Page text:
A Virtual Power Plant, however, would react to surplus of wind power by executing a simple command to reduce the output of, for instance, connected biogas and hydro plants. In the opposite case – a power shortage on the grid – the control system can increase biogas and hydro power plant power production or lower consumption by its connected consumers. The Virtual Power Plant directly balances fluctuation in power production and consumption in real time without straining the public grid. Commands that raise or lower feed-in amounts are executed by the control system using an API or remote-control units installed on each asset.
Virtual Power Plant interface and network connection
Within the Virtual Power Plant, transmitting commands and data between the highly-secure and redundantly-designed control system and the individual assets is conducted over a secure, tunneled data connection. These tunneled connections use the public communication infrastructure, but protocols are in place to separate information pertaining to the Virtual Power Plant from the public flow of data. This calls to mind buzzwords such as “the internet of things,” “industry 4.0,” and “M2M,” but it really refers to a specially secured and shielded mobile and hard-wired data connection.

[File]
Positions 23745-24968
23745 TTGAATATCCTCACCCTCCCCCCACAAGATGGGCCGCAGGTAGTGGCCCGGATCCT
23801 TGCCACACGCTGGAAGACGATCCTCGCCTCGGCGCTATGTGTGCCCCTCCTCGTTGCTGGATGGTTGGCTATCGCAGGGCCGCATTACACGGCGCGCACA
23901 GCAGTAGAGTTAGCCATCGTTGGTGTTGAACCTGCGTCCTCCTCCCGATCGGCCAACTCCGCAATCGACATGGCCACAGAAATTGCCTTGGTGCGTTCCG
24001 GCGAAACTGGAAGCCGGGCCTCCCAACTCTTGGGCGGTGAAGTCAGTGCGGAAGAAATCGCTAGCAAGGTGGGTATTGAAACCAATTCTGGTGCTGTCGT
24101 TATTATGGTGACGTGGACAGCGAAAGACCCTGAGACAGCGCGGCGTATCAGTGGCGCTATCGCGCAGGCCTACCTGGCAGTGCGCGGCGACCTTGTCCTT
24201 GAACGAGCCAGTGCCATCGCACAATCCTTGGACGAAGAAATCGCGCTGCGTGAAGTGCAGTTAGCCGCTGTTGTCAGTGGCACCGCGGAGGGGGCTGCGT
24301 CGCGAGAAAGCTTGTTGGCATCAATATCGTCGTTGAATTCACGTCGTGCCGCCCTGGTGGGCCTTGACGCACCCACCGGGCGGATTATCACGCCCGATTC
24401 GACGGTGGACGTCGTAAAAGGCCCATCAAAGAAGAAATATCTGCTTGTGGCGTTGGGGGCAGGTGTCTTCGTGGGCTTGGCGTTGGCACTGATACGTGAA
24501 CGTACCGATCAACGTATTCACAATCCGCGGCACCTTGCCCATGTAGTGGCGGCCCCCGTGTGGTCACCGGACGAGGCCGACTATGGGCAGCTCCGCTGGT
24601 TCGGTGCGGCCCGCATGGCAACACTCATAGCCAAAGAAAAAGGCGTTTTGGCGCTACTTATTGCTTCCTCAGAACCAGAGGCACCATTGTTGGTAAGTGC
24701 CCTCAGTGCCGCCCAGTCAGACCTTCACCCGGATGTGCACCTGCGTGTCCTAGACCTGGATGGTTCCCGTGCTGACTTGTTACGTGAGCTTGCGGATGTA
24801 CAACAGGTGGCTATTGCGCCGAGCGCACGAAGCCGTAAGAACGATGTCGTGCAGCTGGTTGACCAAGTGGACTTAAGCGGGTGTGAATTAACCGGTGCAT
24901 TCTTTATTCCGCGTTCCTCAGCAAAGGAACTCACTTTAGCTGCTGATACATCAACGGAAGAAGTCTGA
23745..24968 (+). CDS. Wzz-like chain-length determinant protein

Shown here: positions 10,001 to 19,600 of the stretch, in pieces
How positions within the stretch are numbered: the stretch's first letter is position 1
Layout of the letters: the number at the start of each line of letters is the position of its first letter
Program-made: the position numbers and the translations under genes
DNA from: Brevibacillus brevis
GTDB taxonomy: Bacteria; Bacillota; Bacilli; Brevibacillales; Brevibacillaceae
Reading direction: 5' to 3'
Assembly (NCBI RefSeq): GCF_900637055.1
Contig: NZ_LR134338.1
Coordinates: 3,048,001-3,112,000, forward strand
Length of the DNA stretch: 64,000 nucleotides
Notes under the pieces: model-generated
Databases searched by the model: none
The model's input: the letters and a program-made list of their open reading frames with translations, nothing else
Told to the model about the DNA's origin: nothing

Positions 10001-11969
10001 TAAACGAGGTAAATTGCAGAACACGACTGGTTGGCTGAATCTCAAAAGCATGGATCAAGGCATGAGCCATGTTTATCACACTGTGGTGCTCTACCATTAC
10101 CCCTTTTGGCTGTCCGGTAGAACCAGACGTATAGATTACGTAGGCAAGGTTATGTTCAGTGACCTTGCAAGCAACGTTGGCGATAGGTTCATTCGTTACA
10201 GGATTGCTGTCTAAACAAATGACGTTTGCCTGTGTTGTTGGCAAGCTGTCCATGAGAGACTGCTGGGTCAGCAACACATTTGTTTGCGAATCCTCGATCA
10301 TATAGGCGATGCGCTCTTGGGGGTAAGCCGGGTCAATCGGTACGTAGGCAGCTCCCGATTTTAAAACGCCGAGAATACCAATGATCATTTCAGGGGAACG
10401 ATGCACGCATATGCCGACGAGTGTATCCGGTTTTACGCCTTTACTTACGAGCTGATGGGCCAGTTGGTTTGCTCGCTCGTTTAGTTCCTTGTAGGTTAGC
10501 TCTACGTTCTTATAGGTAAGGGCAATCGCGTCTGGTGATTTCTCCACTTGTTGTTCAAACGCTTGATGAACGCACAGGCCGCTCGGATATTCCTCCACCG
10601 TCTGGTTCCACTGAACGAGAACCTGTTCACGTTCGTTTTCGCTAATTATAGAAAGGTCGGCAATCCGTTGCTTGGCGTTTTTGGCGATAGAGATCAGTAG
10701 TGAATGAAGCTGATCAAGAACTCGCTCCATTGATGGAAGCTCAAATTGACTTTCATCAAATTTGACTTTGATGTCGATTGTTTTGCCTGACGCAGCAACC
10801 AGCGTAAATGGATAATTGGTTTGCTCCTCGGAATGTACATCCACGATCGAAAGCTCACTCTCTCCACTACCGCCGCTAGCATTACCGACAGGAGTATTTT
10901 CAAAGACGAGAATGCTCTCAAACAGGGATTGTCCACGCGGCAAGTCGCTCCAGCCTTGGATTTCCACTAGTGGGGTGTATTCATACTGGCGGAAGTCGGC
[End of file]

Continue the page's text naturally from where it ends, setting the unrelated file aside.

The bidirectional connection between each asset and the Virtual Power Plant does more than simply facilitate the execution of commands. It also enables a permanent, real-time exchange of data pertaining to the capacity of the networked assets, and therefore the Virtual Power Plant as a whole. The data – which includes the reported feed-in capacity of wind and solar assets, consumption data, and storage capacity indicators – contributes to precise forecasting for power trading and operational scheduling of flexible power assets. Processing and evaluation of the data is mostly automated within the software architecture of the Virtual Power Plant. The software also takes on many of the tasks associated with initiating and executing trades on the power exchanges.